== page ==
Portions of the Georgia coast face a growing threat of strong winds as Hurricane Florence nears the Southeast coast, but officials there aren't calling for evacuations.
Dennis Jones is director of the Chatham County Emergency Management Agency that includes Savannah. Jones told a news conference Wednesday there's a "moderate" chance sustained tropical storm winds could reach the area as soon as Thursday evening. He said some storm impacts could last through the weekend.
The National Hurricane Center predicts the storm will strike the Carolinas sometime Friday.
Jones said there's currently no need for evacuations in the Savannah area, but that could change if the forecast worsens. He said there's a low risk of flooding and storm surge risks are "very low."
Meanwhile, the National Weather Service Office in Peachtree City says the Gainesville area and other parts of northeast Georgia should brace for strong winds and heavy rains (from one-to-four inches) associated with the storm.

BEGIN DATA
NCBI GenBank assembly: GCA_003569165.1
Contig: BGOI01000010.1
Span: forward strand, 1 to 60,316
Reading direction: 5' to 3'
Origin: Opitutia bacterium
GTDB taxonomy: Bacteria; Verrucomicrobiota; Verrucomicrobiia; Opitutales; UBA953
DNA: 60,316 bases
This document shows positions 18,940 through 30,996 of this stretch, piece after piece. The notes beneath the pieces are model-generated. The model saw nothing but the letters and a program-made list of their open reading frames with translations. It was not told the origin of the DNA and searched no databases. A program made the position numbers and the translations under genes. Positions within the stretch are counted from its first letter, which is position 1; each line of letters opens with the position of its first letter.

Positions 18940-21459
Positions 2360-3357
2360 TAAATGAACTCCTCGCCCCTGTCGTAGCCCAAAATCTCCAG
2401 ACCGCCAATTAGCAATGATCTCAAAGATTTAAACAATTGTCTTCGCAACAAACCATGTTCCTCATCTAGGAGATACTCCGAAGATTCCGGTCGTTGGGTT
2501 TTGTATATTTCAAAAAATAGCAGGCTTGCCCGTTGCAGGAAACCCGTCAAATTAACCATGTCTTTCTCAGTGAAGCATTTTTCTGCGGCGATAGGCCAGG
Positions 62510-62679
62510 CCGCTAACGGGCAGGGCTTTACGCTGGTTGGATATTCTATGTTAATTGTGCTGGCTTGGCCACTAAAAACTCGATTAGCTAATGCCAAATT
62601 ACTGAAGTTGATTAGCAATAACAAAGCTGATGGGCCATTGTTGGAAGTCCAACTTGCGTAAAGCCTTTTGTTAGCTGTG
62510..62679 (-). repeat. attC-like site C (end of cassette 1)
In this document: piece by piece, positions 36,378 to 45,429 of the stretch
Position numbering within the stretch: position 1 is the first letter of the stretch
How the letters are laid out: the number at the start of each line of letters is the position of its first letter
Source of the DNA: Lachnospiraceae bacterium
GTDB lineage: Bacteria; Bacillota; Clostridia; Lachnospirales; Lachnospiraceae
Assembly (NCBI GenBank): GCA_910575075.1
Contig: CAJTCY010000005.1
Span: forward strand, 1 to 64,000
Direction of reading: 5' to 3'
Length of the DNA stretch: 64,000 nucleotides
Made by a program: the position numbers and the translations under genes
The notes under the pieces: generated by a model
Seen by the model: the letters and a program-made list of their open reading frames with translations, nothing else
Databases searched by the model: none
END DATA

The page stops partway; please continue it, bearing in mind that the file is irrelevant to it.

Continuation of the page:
This is more favorable for Georgia and with the models moving toward a consensus, the confidence is higher.
AccessWDUN meteorologist John Wetherbee he has two concerns for the state.
"On the coast, tropical wind gusts Saturday and Sunday, rip currents and long-rolling waves starting today (and for northeast Georgia) still locally heavy flooding rains look likely especially Sunday. In general, some gusty winds for most, under tropical storm strength, less the farther west you are, and periods of squally weather, some locally heavy rain bands will make it from South Carolina into Georgia."
He adds that the situation is "not clear yet, but much better (that it was earlier)."
The Chicopee Woods Agricultural Center in Gainesville is offering shelter for horses that may be displaced by the storm, according to a Facebook posting by Hall County Parks and Leisure Services. "Please spread the word to your friends and family who may need assistance," the posting reads. For more information, call 770-531-6855.
(This story will be updated as new information comes in.)
(AccessWDUN's Ken Stanford contributed to this story.)